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Confidence in Long Term Viability of Pork Production

by 5m Editor
22 January 2008, at 7:43am

CANADA - Despite one of the most serious economic crisis ever to confront Canadian pork producers, industry leaders remain convinced of the long term viability of the industry, Bruce Cochrane.

The combination of a strong Canadian dollar, soaring feed costs and low returns on finished hogs brought on by an over supply has created a perfect storm for Canadian hog producers.

As a result, industry leaders have been working with government to develop programs to help producers survive the transition to what's expected to become a more streamlined Canadian pork industry.

Canadian Pork Council president Clare Schlegel assured those on hand for Friday's closing session of the Banff Pork Seminar prices will improve.

Clare Schlegel-Canadian Pork Council

Unfortunately in the short term, up until summertime, it looks like prices are going to continue to be significantly below our costs and we shouldn't stick our heads in the sand.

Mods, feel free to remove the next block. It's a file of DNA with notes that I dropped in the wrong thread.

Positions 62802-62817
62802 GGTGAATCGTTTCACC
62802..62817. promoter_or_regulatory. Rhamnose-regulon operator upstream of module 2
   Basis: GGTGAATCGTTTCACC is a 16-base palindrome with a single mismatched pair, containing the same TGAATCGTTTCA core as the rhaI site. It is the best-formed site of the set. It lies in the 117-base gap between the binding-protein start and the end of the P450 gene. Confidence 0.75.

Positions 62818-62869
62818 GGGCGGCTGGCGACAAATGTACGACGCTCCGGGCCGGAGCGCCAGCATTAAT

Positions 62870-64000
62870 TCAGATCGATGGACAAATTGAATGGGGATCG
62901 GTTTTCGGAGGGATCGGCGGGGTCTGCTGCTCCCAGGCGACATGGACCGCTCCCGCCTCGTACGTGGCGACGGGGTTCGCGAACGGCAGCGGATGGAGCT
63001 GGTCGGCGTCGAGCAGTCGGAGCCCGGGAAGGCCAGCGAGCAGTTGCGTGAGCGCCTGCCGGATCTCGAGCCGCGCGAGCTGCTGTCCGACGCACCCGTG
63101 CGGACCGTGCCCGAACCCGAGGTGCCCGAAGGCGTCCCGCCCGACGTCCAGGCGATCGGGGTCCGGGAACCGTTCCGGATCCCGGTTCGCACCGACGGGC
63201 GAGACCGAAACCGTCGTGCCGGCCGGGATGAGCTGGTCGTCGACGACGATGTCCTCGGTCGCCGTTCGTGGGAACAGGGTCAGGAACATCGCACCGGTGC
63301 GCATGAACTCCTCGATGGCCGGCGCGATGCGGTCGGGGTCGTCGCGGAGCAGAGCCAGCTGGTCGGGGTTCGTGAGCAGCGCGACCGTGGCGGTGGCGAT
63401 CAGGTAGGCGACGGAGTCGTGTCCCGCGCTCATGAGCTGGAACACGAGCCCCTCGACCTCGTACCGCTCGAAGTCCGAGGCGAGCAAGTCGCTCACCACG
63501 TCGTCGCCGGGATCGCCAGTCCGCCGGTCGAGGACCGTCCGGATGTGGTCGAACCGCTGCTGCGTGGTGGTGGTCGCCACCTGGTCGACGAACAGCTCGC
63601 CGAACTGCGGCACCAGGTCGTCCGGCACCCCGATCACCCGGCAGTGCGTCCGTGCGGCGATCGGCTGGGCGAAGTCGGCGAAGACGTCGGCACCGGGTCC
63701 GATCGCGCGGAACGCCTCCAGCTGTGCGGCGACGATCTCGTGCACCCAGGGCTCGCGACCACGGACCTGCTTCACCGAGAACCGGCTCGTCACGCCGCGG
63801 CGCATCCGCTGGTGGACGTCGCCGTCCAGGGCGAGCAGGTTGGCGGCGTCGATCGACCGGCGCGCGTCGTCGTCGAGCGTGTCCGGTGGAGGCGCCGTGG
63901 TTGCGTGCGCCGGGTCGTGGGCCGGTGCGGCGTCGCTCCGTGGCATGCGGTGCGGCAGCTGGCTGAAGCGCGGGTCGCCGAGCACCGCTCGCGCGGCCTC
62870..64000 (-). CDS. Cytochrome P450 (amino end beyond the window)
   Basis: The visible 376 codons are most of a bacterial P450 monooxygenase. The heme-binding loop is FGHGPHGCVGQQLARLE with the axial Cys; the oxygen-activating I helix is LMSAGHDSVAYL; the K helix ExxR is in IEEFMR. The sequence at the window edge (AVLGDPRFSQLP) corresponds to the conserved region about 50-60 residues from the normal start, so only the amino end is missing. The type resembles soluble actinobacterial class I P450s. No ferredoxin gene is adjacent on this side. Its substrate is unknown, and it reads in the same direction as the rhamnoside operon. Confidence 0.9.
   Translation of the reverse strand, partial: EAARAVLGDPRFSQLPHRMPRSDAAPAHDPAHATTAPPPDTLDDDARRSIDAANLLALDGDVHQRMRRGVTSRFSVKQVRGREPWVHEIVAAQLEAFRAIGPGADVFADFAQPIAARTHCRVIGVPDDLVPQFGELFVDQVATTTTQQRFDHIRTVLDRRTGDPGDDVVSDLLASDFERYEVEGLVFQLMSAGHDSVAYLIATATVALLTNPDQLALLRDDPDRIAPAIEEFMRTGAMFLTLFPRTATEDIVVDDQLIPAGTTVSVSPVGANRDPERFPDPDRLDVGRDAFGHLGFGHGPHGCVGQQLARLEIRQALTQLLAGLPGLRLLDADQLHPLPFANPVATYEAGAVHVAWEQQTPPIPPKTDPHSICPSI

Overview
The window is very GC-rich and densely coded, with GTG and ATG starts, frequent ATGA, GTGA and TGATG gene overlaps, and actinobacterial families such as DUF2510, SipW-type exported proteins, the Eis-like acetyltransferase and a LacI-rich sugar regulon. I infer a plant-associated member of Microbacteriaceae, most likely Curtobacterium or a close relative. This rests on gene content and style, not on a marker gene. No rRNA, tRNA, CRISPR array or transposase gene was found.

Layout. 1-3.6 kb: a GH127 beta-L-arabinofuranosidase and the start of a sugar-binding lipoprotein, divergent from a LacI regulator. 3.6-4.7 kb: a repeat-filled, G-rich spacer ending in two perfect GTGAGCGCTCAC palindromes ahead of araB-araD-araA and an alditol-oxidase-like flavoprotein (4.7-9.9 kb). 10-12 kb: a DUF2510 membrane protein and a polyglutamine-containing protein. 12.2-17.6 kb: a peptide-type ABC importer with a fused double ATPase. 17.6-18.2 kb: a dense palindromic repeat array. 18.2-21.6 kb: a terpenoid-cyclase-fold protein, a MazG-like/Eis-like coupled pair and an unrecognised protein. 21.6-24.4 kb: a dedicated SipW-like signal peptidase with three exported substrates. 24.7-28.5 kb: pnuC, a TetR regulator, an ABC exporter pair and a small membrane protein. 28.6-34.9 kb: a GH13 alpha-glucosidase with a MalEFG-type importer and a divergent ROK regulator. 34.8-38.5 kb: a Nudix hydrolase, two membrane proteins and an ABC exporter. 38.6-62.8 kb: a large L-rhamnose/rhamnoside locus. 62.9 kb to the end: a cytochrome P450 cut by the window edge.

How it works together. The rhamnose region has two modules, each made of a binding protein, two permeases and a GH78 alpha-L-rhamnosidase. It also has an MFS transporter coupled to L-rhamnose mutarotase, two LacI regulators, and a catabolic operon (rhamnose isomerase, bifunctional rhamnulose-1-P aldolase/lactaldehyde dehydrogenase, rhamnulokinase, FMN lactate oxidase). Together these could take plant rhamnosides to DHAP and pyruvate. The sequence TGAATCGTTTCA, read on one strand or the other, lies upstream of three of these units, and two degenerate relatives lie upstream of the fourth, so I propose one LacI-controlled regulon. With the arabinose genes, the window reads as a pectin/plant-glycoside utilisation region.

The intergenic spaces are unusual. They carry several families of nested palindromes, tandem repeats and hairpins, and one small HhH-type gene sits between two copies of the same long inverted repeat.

It means that we have to do our planning, we need to figure out where are we going to be able to get money from to continue to operate.

Longer term I think there is some good news at the end of the rainbow here.

We do believe just as it happened in China, just as it's happening various other places, such as in the grain market, that there's going to be probably a massive spike and a big price increase.

There's significant liquidation that started not only in Canada but the U.S., in Europe, in Australia and other places around the world and thus I think we can have faith in supply and demand and that long term it will work out.


Schlegel believes the situation is a crisis of confidence as well as an economic crisis and suggests its appropriate for government to play a role in creating a stable business environment where risks are mitigated to a degree through the transition.

He says there's no two ways about it, the Canadian herd is decreasing, as producers make the difficult decision of whether to reinvest or exit the industry.

5m Editor